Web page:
Reminders that summer time is here, slightly ahead of schedule as usual


ROME LETTER: Misty Lazio mornings, kinks in the hose-pipe, snakes that slither out from the water-pump house, flowers for Corpus Domini, end-of-year school exams, trips to the airport for family visitors, suntans and female midriffs - summer time is here, slightly ahead of schedule as usual.

This has been a long dry winter into spring, in these parts. Little rain has fallen and the landscape is already beginning to look thirsty. In such far from perfect circumstances, the baroness (herself) has decided to recreate Versailles, or more specifically the gardens thereof.

This has meant a lot of digging, earth-moving, pipe-laying, cursing and, last but not least, watering. As the heat gathers, too, our little reptile friends descend from the oak woods above us in search of a drop with which to soften a parched fang.

Thus it was that Alessandro, the plumber engaged on herself's post-Versailles magnum opus, enthusiastically reported a snake sighting in the water-pump house. A sighting is one thing, of course, but the important thing to establish is which type of snake was sighted.

Basically, we have two in these parts - the biscia (grass snake) and the vipera (viper). The former can look Raiders of the Lost Ark impressive but is in fact relatively harmless, while the latter looks like an insignificant, tiddly little thing but can kill you.

Whenever a snake is sighted, the immediate reaction (and this applied to Alessandro) is to claim that it was a vipera. On further investigation, it nearly always turns out to be a biscia. Your fearless correspondent (Harrison Ford is the role model) has occasionally had to slay a mighty biscia that opted to make his home in our garden, yet I have only once had a good close-up view of a vipera which, given his bad press, understandably tends to be wary of humankind. (On the occasion I did see one, the vipera in question was so concentrated on an imminent hit job on a hapless frog that he ignored the nearby human.)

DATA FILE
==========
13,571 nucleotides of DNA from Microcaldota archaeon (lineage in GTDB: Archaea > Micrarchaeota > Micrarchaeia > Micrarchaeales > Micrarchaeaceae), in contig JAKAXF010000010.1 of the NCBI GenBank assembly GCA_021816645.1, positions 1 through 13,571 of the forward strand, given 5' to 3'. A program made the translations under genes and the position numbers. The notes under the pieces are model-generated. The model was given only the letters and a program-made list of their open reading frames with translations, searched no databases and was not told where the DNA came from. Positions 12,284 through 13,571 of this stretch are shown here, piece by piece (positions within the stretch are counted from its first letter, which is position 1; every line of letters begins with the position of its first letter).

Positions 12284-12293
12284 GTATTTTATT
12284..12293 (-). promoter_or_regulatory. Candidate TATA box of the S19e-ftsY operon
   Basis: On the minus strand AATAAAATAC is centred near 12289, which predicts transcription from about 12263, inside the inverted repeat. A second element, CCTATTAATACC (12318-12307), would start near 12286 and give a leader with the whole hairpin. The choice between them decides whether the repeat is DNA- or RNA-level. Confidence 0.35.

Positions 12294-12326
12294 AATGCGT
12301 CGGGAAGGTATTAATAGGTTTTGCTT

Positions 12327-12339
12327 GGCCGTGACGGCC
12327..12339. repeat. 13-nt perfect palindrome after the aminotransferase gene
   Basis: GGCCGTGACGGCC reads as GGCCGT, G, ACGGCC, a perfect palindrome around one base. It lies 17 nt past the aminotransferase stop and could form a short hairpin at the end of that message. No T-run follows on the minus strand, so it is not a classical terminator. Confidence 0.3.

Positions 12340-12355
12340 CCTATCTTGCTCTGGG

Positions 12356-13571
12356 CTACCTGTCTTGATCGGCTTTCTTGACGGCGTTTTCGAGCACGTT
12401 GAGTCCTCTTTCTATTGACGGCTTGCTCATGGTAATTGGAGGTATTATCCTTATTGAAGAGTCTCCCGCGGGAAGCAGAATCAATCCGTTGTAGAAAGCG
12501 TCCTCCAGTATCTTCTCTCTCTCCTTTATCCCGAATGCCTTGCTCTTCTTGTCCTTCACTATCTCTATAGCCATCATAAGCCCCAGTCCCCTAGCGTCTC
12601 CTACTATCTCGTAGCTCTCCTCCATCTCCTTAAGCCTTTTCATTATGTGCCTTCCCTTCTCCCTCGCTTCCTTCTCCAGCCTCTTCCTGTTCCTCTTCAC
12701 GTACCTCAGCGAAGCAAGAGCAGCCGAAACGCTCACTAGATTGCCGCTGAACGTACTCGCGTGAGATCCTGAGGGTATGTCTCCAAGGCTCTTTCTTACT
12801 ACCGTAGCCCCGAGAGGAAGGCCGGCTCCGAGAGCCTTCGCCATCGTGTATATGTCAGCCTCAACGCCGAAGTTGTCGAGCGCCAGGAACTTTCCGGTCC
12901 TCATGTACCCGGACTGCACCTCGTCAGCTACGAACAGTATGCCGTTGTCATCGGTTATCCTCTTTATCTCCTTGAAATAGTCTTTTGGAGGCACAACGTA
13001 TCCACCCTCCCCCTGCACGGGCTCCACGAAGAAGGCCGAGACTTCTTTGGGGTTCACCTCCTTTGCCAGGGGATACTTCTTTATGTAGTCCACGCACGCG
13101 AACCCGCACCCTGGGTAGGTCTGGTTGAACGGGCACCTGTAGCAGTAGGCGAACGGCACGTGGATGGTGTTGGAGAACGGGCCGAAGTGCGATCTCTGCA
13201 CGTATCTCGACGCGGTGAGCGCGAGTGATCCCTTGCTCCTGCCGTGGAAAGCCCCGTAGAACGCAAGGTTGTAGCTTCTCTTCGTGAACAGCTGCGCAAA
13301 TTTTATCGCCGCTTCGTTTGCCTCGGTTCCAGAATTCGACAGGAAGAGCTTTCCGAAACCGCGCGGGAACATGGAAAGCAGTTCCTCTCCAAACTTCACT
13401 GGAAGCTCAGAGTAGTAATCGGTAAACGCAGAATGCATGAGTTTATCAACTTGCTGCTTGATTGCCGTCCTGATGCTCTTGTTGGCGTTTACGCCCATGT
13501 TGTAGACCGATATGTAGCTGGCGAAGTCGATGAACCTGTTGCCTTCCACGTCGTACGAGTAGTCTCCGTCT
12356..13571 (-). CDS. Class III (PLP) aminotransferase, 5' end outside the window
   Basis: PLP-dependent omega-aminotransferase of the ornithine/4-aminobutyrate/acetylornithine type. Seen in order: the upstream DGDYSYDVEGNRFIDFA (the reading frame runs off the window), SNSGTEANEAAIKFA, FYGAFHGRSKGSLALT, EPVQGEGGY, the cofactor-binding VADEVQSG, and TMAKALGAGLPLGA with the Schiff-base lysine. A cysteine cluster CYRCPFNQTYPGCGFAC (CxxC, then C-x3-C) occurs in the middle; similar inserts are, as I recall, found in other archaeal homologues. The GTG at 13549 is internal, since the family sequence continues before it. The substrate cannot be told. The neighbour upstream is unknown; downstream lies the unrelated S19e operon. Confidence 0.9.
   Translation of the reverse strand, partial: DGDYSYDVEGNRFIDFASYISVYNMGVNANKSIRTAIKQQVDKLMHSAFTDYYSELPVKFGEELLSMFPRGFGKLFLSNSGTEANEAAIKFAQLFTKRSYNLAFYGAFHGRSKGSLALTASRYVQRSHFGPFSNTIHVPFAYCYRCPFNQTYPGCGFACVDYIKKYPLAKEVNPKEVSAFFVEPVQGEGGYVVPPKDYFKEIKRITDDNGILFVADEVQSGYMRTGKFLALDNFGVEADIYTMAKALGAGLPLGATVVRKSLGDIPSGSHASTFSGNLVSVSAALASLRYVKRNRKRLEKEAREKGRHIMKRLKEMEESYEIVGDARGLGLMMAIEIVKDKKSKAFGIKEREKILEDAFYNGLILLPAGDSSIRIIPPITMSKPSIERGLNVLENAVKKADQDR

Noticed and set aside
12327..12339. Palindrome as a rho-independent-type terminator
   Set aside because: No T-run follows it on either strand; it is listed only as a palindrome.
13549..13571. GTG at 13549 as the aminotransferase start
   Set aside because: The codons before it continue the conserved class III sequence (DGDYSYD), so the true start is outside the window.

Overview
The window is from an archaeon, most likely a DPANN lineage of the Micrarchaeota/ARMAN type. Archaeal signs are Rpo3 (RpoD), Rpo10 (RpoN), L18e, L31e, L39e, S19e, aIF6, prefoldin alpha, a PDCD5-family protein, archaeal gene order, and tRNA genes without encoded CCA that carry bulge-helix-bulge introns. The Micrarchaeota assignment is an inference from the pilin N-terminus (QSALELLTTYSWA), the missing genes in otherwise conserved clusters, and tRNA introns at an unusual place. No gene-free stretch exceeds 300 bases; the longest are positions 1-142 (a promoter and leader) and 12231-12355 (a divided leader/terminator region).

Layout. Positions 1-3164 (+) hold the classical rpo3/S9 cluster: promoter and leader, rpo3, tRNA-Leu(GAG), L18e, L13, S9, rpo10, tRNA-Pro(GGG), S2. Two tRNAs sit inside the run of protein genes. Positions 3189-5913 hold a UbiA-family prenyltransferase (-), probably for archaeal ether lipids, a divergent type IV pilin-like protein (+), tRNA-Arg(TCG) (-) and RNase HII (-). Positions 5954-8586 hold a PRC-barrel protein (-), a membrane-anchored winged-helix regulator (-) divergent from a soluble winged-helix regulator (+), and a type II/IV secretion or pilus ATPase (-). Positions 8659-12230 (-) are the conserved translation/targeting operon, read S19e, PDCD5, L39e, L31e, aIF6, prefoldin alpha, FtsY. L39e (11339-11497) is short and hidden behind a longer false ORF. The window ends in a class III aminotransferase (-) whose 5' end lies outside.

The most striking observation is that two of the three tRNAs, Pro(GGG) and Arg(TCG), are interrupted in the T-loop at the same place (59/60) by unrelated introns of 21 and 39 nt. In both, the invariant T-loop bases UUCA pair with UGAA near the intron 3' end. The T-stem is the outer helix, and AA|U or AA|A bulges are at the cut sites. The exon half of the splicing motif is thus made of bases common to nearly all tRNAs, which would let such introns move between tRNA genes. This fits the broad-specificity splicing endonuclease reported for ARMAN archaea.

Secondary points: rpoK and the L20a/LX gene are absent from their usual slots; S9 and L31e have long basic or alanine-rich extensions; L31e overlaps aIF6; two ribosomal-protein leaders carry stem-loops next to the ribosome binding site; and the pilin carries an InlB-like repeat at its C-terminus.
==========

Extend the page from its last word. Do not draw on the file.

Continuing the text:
The return of the "biscia or vipera" question, however, like end-of-year school exams (next week) or the sudden and startling appearance of a hundred thousand, perfectly tanned shoulders and midriffs is a sure sign of this Italian time of year.

An equally sure indication, too, is the "road closed" sign that blocks off our village on the first Sunday in June as preparations are made for the Corpus Domini feast, celebrated with the laying of a carpet of flowers that form intricate patterns all the way round the village streets. Until a recent chat with Gilberto, I used to think that the laying of the flowers was basically the preserve of pious "auld ones". Not so.

At first glance, you would hardly imagine that Gilberto, who runs the lake's only taxi service, is big into flower patterns. He is a serious AC Milan supporter, chews a lot of gum, wears the odd chest medallion and drives according to the Schumacher school of Ferrari shunting.

Yet, during a recent early morning, madcap dash to the airport, Gilberto told me that he and his village cohorts (the Bracciano lot on the other side of the lake) were off to Siena for a flower spettacolo. In other words, Gilberto and cohorts have become so handy at the old flower patterns that they now occasionally travel the country to strut their stuff.

I am off on the "airport run" this morning to greet the first of the summer visitors (sister of the baroness). As I adjust my peak cap for the long hot summer, I can at least report some good news.

In response to vigorous lobbying from your correspondent, the Italian government has wisely enacted emergency legislation that envisages immediate repatriation not only for those Irish tourists who order a cappuccino after their lunch or dinner but also for house guests who threaten to talk, whisper, cough, comment or otherwise make themselves heard during live broadcasts of World Cup games. Have a good one.